- peripheral resistance
- angiotensin-converting enzyme inhibitors
- calcium channel antagonists
Guidelines for the diagnosis and treatment of essential hypertension are traditionally based solely on elevation of arterial blood pressure (BP). However, many factors may contribute to a rise in BP, including changes in arterial vascular compliance and peripheral resistance.1 2 3 4 5 6 7 8 9 Assessment of such vascular factors may provide crucial (and, currently, infrequently obtained) information about the severity and consequences of BP elevation. Peripheral resistance measurements gauge vascular function during diastolic blood flow.4 In contrast, measurement of vascular compliance, a function of the change in arterial volume in response to the pulsatile pressure cycle, is influenced by vascular structure.4 Assessment of both vascular compliance and peripheral resistance may serve to more precisely define the roles of vascular structure and function in hypertension and other cardiovascular diseases.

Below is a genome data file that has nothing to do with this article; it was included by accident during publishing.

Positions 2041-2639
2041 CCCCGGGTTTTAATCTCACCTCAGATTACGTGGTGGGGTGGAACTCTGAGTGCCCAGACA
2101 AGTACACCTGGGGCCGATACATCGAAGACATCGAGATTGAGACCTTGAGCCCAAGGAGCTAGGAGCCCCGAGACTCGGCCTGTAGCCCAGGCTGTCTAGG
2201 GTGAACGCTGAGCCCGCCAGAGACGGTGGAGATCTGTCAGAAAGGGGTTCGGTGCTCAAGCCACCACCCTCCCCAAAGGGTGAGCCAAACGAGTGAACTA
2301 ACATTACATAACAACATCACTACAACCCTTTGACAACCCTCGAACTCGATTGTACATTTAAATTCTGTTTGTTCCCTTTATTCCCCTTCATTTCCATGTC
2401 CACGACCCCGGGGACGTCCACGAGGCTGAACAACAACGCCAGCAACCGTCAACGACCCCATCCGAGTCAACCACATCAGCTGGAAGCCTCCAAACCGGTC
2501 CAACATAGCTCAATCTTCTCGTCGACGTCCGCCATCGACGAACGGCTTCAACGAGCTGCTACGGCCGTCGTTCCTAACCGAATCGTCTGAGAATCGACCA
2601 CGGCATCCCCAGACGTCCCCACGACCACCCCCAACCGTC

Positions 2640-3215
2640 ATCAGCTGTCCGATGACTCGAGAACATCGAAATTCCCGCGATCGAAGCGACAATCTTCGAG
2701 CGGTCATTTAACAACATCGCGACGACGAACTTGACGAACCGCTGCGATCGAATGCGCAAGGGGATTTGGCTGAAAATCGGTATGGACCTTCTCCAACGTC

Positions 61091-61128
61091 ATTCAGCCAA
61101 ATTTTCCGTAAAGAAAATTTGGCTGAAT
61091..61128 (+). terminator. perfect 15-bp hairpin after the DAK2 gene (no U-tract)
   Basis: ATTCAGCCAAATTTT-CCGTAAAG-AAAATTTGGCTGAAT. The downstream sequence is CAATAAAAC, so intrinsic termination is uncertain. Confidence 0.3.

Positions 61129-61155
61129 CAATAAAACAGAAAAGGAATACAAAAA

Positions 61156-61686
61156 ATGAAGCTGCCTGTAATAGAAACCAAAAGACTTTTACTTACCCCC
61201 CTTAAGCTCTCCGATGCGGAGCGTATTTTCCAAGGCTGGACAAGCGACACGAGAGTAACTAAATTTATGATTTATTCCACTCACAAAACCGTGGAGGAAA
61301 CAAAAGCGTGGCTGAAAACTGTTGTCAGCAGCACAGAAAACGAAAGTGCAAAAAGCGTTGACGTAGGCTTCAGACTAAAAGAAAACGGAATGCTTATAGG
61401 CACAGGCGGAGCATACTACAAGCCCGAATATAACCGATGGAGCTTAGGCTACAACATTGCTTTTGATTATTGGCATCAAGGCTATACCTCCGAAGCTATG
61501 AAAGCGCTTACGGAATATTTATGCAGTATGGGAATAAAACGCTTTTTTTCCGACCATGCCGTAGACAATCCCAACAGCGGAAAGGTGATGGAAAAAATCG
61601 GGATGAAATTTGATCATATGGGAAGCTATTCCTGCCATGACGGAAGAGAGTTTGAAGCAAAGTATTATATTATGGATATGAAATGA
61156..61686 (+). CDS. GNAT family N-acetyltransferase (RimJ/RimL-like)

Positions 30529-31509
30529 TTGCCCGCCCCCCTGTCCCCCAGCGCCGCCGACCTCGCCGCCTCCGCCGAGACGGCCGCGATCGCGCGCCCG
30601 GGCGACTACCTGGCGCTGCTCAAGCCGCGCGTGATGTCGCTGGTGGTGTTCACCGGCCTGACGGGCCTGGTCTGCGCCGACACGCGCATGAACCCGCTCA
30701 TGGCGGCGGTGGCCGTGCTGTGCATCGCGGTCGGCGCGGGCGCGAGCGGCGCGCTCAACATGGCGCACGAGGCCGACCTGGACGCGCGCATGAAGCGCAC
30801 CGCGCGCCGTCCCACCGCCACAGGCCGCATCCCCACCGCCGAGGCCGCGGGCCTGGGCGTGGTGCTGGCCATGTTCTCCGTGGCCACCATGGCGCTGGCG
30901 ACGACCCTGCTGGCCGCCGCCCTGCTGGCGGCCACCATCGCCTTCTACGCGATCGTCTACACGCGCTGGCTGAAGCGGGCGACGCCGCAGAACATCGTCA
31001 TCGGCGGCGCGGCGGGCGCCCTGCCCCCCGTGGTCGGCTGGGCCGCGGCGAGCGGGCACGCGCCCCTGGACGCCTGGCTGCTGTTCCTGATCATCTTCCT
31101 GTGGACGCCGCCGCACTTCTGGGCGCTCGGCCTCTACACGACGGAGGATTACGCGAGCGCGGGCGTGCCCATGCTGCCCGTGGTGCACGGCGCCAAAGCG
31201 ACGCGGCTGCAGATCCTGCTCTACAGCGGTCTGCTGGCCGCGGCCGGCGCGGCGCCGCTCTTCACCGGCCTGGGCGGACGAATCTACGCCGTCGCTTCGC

Several previous studies evaluated vascular structure and function by incorporation of pressure waveforms, derived by invasive catheterization or tonometry, into a Windkessel model,10 11 12 13 a simple electrical circuit–analogy model composed of resistors and capacitors used for the estimation of systemic compliance and resistance. We evaluated arterial vascular compliance and peripheral resistance using a physical model14 15 16 17 of the local vascular system patented by one of us (S.-S.C.). In contrast to the use of potentially hazardous invasive transducers or difficult-to-operate external tonometers, pressure waveforms are derived with a standard arm cuff sphygmomanometer coupled with pulse dynamic technology.14 15 16 17 We made noninvasive measurements on study subjects stratified by BP, antihypertensive treatment, and genetic risk for hypertension to evaluate the effects of hypertensive disease and treatment on vascular structure and function.